Another positive review of book “Embedded Racism” by Japan Studies Association of Canada (JSAC): “important contribution to geography, cultural, and area studies”

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Hi Blog. Book “Embedded Racism” notches up another positive review in academic circles (see another one by Tessa Morris-Suzuki here), this time from the Japan Studies Association of Canada. Opening paragraph follows. Dr. ARUDOU, Debito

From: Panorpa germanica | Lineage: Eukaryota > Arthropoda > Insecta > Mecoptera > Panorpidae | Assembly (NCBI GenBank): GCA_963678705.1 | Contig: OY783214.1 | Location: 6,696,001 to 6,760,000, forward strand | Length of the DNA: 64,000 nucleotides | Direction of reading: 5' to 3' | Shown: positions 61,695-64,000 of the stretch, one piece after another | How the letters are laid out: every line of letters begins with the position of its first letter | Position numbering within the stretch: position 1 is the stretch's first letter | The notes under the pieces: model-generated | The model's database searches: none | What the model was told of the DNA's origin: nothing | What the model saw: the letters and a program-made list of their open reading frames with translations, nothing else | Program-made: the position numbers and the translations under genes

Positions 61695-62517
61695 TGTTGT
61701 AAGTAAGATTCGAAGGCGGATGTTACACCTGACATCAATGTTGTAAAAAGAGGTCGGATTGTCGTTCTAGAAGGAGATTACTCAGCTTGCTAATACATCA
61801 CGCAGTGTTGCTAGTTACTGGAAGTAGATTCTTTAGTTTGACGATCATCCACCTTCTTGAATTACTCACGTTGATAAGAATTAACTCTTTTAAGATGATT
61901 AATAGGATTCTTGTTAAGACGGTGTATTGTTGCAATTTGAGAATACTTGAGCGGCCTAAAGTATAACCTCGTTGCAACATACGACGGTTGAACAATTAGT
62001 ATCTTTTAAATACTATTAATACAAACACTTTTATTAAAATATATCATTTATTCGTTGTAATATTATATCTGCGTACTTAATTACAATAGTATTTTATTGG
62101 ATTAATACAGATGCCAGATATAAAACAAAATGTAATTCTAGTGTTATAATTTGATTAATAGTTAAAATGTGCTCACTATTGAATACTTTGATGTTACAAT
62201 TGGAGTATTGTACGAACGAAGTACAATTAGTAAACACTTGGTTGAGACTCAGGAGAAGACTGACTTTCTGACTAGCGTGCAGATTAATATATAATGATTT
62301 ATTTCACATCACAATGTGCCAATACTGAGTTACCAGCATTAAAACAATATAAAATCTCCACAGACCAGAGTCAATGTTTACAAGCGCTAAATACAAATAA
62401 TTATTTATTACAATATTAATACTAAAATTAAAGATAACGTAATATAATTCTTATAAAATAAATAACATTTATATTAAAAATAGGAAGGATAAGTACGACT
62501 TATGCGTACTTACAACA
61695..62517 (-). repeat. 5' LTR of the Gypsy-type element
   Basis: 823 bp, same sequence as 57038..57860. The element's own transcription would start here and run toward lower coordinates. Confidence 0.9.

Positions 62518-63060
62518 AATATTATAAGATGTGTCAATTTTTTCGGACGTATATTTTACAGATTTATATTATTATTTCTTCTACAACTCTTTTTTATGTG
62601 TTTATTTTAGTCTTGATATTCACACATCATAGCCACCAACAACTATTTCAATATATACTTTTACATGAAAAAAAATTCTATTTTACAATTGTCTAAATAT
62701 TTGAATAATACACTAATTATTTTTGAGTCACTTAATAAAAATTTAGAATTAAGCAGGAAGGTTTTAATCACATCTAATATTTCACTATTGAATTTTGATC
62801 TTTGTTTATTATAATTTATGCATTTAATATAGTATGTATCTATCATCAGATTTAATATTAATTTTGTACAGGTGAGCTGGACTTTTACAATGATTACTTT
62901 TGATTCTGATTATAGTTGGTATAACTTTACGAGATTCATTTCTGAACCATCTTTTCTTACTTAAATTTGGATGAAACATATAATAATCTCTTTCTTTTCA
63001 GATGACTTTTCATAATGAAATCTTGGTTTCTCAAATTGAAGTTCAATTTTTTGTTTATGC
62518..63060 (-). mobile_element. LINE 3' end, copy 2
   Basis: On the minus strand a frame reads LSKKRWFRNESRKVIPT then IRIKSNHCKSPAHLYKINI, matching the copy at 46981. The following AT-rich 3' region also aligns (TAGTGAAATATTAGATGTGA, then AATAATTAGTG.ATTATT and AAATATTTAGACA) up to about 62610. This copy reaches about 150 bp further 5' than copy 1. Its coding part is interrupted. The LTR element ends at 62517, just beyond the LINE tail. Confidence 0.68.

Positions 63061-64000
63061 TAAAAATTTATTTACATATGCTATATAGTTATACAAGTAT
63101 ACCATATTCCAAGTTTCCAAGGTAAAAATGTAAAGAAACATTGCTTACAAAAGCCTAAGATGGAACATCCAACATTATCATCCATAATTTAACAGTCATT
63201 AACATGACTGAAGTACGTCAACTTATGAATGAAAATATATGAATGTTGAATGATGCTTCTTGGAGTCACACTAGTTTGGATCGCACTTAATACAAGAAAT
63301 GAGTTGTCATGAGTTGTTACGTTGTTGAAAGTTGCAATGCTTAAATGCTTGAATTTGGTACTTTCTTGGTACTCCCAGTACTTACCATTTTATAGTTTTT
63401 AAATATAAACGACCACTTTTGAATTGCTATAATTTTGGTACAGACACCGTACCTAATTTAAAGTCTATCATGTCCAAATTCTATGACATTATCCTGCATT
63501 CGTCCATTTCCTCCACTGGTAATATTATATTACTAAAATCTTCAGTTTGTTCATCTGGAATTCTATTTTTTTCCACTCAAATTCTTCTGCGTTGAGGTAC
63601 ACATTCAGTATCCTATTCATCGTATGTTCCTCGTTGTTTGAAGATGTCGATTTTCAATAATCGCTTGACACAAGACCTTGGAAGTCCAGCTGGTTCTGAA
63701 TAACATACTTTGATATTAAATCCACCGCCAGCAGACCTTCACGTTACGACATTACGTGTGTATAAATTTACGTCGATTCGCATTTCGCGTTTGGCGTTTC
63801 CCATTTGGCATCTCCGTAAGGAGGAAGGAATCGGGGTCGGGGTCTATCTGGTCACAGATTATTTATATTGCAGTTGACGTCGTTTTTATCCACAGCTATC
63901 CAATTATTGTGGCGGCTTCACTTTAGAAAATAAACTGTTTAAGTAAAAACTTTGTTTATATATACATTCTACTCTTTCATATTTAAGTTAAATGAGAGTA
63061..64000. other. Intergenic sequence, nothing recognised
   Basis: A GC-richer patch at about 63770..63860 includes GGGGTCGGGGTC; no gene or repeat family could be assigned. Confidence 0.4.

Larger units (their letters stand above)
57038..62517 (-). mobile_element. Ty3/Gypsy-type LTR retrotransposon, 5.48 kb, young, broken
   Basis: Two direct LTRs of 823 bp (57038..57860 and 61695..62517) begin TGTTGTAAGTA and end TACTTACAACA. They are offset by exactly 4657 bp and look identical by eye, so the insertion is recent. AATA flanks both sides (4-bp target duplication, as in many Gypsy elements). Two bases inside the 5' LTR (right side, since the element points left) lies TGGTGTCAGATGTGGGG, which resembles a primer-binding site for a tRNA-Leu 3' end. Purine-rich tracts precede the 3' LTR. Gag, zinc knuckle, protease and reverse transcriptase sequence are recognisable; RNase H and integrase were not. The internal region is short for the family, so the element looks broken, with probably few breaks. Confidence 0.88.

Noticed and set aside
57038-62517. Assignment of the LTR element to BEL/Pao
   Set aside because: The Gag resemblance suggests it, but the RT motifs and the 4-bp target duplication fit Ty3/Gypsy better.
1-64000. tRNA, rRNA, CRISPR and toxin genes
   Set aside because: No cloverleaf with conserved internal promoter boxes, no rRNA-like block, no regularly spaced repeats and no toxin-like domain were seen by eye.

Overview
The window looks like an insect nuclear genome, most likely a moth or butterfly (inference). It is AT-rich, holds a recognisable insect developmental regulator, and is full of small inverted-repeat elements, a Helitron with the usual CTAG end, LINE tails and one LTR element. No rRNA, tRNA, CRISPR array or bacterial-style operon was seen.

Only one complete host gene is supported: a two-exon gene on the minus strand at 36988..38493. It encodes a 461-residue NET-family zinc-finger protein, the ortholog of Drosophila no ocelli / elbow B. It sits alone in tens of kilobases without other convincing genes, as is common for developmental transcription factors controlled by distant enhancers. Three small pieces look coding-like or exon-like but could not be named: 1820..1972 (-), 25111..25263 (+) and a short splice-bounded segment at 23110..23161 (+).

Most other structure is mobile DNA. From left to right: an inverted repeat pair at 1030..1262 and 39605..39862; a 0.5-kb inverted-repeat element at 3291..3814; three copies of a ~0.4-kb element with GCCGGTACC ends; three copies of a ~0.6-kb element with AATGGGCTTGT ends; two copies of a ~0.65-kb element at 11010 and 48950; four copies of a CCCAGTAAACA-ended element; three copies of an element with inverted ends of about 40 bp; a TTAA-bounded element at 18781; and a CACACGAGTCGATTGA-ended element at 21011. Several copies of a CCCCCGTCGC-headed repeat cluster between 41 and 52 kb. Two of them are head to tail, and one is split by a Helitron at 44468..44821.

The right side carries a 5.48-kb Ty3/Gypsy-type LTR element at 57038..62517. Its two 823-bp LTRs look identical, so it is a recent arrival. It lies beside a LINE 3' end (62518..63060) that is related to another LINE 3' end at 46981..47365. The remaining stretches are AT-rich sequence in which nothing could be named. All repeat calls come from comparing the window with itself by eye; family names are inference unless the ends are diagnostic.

JSAC:  “From the immigration crisis in Europe to the growing tensions around racism and law enforcement in the United States, discussion of institutionalized racism, exclusionary rhetoric in the media, and legal barriers to equality seems essential now more than ever. In his most recent book […] cultural critic, activist, and scholar Debito Arudou attempts to spark just such a discussion. A critical analysis of Japan’s treatment of visible minorities (people living in japan who do not display phenotypical Japanese traits) and the legal, political, and social mechanisms that perpetuate the exclusion of such minorities from various aspects of Japanese society, Embedded Racism is extremely well timed. Arguing that racism operating through various institutions in Japan is akin to experiences of racism in the United States, Europe, and elsewhere, Arudou’s carefully constructed work attempts to debunk the dominant narrative of Japanese exceptionalism, which he claims provides an escape from accountability to the rest of the world. Describing how structural racism behind institutional, legal, social, and media narratives influences the degree to which “outsiders” are constructed and consequently excluded from essential social and legal protections, Embedded Racism is an important contribution to the fields of geography, cultural, and area studies […]” (Natasha Fox, Japan Studies Association of Canada (JSAC) Newsletter, Fall 2016) (read full review)

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